Making the choice between old vintage or new vintage
If there’s one thing that can frustrate the vintage watch collector, it’s landing that awesome piece and then having to send it for service because of unforeseen problems.
Much so if this happens in succession. You can’t call yourself a true collector of old vintage watches until you have a couple of these horror stories to tell.
And fortunately for those loving the look of vintage but not looking forward to facing the repairer or a load of hairline scratches on your watch case (that’s not caused by you), there’s now the option of vintage-inspired timepieces.
Jumping on the vintage bandwagon has never been more riddled with choice - social influencers and big Swiss manufacturers taking turns to swarm your horology-craving attention span with all sorts of wristpieces.
Choice, in this instance, is a minor inconvenience. One needs only to sort out the perks and bane of each before making the jump to a new (or old) watch.
Luckily for one, I’ve started a list.
The size of the case
For some size does matter when it comes to the watches on their wrists.
Generally, vintage watches typically come in smaller sizes that range from 32-36mm - a Rolex Oyster Precision clocks in at 34mm with a 19mm lug width while the more popular DateJust measures in at 36mm with a more practical 20mm lug width.
Modern tastes gravitate towards a much larger case size, and it’s not uncommon to hear people new to vintage watches ask for “a DateJust or Piepan at 38mm”.
Somewhere in Bangkok there’s a stall with that watch you’re looking for.
I’m kidding, don’t support piracy.
For those wanting modern-sized vintages there’s now a whole smorgasbord of vintage-inspired pieces that can fit your wrist requirements. These bring the timeless elegance of a vintage design onto a larger, more commercially popular case size.
Which leads me to the next factor to consider.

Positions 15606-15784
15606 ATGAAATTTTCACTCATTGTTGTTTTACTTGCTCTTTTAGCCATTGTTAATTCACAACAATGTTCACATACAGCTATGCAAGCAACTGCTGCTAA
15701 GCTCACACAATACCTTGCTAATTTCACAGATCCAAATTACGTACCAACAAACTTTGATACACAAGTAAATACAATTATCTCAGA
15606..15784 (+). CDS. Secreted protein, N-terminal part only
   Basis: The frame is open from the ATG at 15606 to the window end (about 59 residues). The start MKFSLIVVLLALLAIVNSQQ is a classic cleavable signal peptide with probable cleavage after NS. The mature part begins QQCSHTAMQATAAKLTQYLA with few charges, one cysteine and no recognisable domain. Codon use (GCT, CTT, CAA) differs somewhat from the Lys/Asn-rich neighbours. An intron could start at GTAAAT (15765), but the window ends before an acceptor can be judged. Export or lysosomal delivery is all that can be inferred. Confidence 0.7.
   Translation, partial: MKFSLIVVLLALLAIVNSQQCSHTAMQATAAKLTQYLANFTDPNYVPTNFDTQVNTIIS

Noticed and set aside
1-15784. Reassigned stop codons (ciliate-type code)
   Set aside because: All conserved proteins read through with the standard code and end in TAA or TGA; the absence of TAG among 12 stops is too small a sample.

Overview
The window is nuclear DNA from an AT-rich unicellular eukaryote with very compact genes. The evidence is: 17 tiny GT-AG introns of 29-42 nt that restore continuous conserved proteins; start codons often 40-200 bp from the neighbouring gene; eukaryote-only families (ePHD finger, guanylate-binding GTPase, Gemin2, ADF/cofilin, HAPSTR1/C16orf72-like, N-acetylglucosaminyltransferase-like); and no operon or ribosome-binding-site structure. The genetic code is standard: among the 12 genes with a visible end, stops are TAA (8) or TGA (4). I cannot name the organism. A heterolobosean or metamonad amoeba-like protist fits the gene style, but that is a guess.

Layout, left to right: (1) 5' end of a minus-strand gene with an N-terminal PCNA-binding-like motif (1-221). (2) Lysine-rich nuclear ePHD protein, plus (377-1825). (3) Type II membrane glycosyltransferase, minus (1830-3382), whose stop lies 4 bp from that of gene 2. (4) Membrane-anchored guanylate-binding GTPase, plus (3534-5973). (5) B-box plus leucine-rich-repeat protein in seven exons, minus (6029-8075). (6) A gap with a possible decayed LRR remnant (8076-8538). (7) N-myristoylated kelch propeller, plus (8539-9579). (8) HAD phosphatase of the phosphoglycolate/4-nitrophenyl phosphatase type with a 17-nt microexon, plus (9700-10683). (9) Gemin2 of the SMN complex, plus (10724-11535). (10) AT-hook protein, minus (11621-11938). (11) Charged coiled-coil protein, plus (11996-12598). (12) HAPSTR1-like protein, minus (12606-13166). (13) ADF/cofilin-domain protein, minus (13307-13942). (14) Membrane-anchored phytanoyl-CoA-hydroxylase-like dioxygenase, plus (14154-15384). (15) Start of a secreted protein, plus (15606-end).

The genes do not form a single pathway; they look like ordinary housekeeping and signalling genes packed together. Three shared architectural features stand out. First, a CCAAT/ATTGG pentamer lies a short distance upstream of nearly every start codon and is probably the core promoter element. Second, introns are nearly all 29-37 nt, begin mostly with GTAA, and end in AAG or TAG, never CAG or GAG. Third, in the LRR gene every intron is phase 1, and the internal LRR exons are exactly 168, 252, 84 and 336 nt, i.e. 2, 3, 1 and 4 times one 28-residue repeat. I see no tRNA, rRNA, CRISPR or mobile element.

The case condition
Two very true scenarios - guy examines a vintage watch and whines about scratches, while another looks at vintage-inspired and lemants the lack of “marks of history”.
There really is no pleasing people is there?
I have an analogy to share.
If you’re thinking of dating a 60yr-old who looks 30, you must accept that that person has got work done inside and out.
And if you see a 30yr-old looking all beat up with “marks of history”, you might not want to know what happened.
So people, please! Vintage will have scratches. New should be as shiny as you can get it.
The timetelling and upkeep
This is turning out to be a griping session for me. The next point that you might want to consider is how well (and for how much longer) the watches will tell good time for.
You can expect vintage watches to tell vintage time, accurate to a few minutes a day while some might remain stubbornly accurate due to previous service records or generally good care by the previous owners.
Being made of older materials and with outdated methods, you should also expect vintage to konk up on you faster than a new piece will.
Last but not least, never submerge your vintage watch in water unless you’ve had a professional serviceman perform the necessary checks and replacements.
If you’re the sort to use a timegrapher on vintage watches religiously, please go apply your fanaticism toward an area of national security.
You might save the world, don’t waste it timing an old watch’s accuracy.
I have a formula that I apply to watches I buy, and vintage watches tend to come out the winner.
Value = price it’s worth to resell / price you pay for the watch.
Modern watches are expensive to own, with their prices inflated by marketing, mass production and distribution costs.
Vintage, due to the fact that they’re already kind of past that stage, do not suffer from the baggage of hidden costs and will present a better value when you do decide to offload them.
I hope the pointers will help you make the choice between true vintage or modern vintage-inspired.
To close I urge you to buy a watch that you would like to wear - something that you will wake up to the next day, and feel that same elation and pride as you slap it on your wrist, ready to face the day.